Jazmin N. Frank

How to Study the Bible by Topic

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We talk a lot around here about how to get the most out of–and put the most in to–your devoted time. Devoted time is the intentional time you set aside on the regular to be in relationship with the Lord, to talk with him, hear from him, to love on him and be loved by him.

There are a ton of ways to spend this time, a lot of different ways you can do this (and if you’re looking for some new ways, totally check out my #10daydevotedchallenge 😉 but one of the main ways we connect with God is through reading his word, the Bible.

The Bible can be completely overwhelming. It’s a big book and there is a lot of confusing stuff in there. Reading cover to cover or through the Bible chronologically is one way to tackle it, and there are a ton of plans out there to help with that. But what if there is a particular word, topic, or person you want to study? How do you go about that?

That’s what I hope you help you with today.

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What is a topical Bible study?

Think of studying the Bible by topic as a big scavenger hunt. You have this one word or person or topic and you want to know what the Bible has to say about that.

Topical studies allow you to unearth what is said about that particular thing through all of Scripture–all 66 books, Old and New Testament.

Now, topic is a broad, well, topic, and there are other more specific things that fit under a topical study such as word studies–where you track a particular word, it’s meaning, and usage–and character studies, which are studies of a particular person in Scripture.

Studying the Bible by topic has the opportunity to be a very rich and rewarding to approach God’s word because it gives you a fuller understanding of what God says about a particular thing.

How to do a topical study

Sounds great, right? But how do you actually go about doing a topical study?

1. Identify your topic. This could be a word or person you’ve been wondering about or something you’re trying to figure out in your own life and get some answers on. Narrow it down to one thing at a time and start there.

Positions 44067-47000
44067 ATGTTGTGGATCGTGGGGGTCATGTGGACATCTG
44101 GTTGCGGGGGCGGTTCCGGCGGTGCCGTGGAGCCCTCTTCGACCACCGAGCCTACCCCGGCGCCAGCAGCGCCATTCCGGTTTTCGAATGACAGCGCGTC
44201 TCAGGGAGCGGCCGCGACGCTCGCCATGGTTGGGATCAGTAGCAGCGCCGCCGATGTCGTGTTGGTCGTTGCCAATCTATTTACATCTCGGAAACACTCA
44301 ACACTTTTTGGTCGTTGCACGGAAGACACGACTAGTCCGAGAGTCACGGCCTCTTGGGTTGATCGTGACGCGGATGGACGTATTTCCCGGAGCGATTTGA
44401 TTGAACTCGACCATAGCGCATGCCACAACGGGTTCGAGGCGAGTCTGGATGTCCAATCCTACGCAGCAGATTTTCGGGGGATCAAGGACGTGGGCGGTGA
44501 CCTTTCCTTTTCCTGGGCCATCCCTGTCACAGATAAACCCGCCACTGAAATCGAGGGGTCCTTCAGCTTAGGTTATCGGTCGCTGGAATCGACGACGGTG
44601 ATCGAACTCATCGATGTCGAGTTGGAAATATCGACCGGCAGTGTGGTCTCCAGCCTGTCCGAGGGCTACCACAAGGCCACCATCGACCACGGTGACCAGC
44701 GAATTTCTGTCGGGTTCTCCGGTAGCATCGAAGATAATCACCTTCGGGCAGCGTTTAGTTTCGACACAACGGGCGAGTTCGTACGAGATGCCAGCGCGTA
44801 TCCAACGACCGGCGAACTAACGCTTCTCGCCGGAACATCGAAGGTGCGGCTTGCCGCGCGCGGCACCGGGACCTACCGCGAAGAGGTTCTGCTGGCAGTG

2. Pray. Always pray when you dive into God’s word. It doesn’t have be long and drawn out or super serious. Just remember that this book is God’s word. He knows what’s inside, he knows what you need to read/hear at this particular moment, and his Spirit can help you understand it. Though I’m sticking prayer here as a definite beginning step, it’s a good idea to be in conversation with God throughout your study.

3. Look up your topic. Most Bibles have an abridged concordance in the very back to help you get started. A concordance is kind of like a dictionary except, instead of defining the word, it lists out all the passages where that word is found. Write down the passages listed with your topic so you can look them up. You can also use search tools like BibleGateway or the YouVersion app to search for all the occurrences of a particular word, name, or phrase.

4. Read the passages and observe what is said. Once you’ve got your list of passages, start looking them up. Depending on the topic you are studying, this may take some time, and that’s okay. The point here isn’t to rush through. As you read, it might be helpful to have a journal or some way to take notes, that way you can track what you read on that topic. Write down key phrases, verses, or summarize the passages. Don’t draw any conclusions yet, just make some observations.